Old-school SUVs may be about as popular these days as mortgage-backed securities, but no one can deny that these vehicles still appeal to consumers looking for extra interior and cargo room, towing capability and a combination of carlike handling and trucklike utility. And while the number of super-sized SUVs has dwindled, the car-based crossover SUV subcategory is one of the fastest-growing vehicle segments. Here we don't separate SUVs from crossovers -- and in some instances the distinctions between the two are negligible -- but instead divide the entire category by price range.
Just because you're shopping for an entry-level SUV doesn't mean you shouldn't expect a few frills and creature comforts along with bang for your buck. Two of our picks are economy crossover stalwarts, while the third is a recently refreshed and highly improved model. What they have in common are carlike driving manners, plenty of interior room for passengers and cargo, and good value.
We chose the Honda CR-V and Toyota RAV4 because they best exemplify these traits, with the CR-V adding cool technology and a comfy interior and the RAV4 third-row seating and a bit more power. The Chevrolet Equinox also gets the nod for its smart styling both inside and out, roomy interior, and smooth and quiet ride. Any of these three low-cost crossovers is great for small families or first-time buyers.
Crossovers also dominate our next category, and bumping up the price by $10K nets the buyer increased cabin and storage space without sacrificing carlike performance. With seating for seven and surprisingly sophisticated handling for a vehicle its size, the Mazda CX-9 is a repeat pick and perennial favorite at this price point. The Volvo XC60 is a new crossover from the Swedish carmaker known for safety and offers an innovative collision-avoidance system for stop-and-go city traffic as well as solid driving feel and a dash of European flair.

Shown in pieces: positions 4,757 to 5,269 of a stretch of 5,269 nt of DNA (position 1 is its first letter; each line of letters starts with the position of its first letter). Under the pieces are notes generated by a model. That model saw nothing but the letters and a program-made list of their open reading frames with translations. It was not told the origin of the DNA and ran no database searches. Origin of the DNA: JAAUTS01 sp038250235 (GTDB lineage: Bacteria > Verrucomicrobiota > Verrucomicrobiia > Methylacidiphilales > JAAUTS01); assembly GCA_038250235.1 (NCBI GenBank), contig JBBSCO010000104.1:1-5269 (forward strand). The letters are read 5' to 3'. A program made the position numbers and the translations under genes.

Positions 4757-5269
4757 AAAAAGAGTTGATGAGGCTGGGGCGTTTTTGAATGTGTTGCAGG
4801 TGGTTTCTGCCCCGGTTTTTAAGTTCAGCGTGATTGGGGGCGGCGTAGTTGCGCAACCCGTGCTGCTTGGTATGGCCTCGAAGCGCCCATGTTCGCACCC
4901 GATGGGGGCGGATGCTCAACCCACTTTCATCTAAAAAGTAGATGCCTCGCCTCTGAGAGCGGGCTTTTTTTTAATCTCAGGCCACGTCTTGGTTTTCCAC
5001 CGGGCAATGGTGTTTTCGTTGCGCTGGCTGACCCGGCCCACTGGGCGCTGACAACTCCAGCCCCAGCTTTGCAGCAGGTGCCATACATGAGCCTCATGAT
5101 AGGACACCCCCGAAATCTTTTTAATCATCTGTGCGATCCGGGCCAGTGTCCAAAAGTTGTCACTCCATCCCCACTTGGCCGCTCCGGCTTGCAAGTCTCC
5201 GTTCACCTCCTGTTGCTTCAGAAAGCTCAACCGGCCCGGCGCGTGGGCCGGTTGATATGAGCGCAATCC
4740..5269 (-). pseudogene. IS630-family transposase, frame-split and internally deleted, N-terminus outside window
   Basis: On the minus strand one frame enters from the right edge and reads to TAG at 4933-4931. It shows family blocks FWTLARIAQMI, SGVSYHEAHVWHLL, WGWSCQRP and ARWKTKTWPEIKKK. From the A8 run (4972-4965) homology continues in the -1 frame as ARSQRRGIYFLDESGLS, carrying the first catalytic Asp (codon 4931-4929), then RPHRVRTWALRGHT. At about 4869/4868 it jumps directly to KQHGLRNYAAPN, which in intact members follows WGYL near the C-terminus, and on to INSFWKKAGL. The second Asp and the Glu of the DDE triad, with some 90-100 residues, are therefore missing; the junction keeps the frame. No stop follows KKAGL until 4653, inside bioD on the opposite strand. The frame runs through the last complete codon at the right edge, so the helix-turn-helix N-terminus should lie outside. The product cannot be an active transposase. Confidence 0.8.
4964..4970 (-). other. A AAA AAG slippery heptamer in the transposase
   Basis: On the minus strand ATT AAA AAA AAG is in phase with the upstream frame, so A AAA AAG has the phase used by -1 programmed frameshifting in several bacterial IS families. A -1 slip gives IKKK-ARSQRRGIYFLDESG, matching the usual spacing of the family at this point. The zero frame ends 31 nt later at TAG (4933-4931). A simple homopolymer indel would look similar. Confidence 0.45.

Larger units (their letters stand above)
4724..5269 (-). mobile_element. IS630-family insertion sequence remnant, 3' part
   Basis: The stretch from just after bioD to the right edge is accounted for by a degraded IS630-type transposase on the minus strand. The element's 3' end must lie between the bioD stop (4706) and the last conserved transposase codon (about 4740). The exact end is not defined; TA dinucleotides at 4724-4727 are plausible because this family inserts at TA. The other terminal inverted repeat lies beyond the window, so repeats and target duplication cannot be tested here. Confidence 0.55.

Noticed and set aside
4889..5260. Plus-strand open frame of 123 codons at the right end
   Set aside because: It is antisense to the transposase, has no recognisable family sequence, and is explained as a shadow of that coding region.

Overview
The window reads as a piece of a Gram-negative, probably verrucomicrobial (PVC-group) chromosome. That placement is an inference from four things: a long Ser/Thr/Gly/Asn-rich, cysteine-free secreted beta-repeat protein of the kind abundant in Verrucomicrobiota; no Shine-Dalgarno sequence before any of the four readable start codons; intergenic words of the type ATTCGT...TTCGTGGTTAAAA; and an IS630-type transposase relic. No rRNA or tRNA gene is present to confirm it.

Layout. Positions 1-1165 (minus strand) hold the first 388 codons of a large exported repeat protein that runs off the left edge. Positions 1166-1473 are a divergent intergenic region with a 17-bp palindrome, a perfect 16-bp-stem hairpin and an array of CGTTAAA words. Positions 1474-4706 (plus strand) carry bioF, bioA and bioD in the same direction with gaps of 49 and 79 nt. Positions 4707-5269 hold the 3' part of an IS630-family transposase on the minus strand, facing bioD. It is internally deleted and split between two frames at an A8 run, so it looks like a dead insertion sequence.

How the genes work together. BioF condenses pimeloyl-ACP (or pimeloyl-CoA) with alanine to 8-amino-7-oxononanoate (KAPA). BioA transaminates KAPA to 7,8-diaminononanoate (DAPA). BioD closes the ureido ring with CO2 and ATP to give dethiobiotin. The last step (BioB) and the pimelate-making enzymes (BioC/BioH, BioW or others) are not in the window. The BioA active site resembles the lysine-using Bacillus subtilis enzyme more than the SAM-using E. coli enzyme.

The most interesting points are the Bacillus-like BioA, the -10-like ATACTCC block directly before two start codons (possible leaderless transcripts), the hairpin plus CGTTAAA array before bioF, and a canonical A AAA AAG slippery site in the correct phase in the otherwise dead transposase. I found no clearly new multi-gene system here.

With room for eight passengers and poised composure on the road, the Chevrolet Traverse is another GM hit in the crossover category. It should be noted that its corporate cousins, the Buick Enclave and GMC Acadia, share the same platform -- and by default the accolades for the Traverse.
At this price, buyers get into luxury crossover and SUV territory, and amenities and interior room significantly expand. This is exemplified by our two disparate picks: the Audi Q5 crossover and Toyota Sequoia SUV.
The Q5 combines Audi's reputation for no-nonsense high-performance and understated style with the German automaker's increasingly progressive but practical in-cabin electronics. The Toyota Sequoia represents all that's good about driving a true SUV: tons of interior room for occupants and their accoutrements, excellent towing capabilities and a high perch. Unfortunately, it also embodies the downside of owning an SUV -- namely miserable gas mileage.
If you want the best SUV money can buy, you'll certainly find no lack of luxury and performance in this category. Our picks epitomize two ends of the high-end SUV spectrum. With its impeccable performance, ample interior indulgences and long list of electronic amenities, the BMW X5 still rules the roost among luxury SUVs. Our only knocks against the X5 remain its meager third-row seating space, a ride that some may find too firm and dubious off-road credentials.
If interior space and heading out into wide-open spaces is what you're after, the Toyota Land Cruiser will more than fill the bill. It's one of the most capable off-road vehicles available but it also has refined on-road characteristics.
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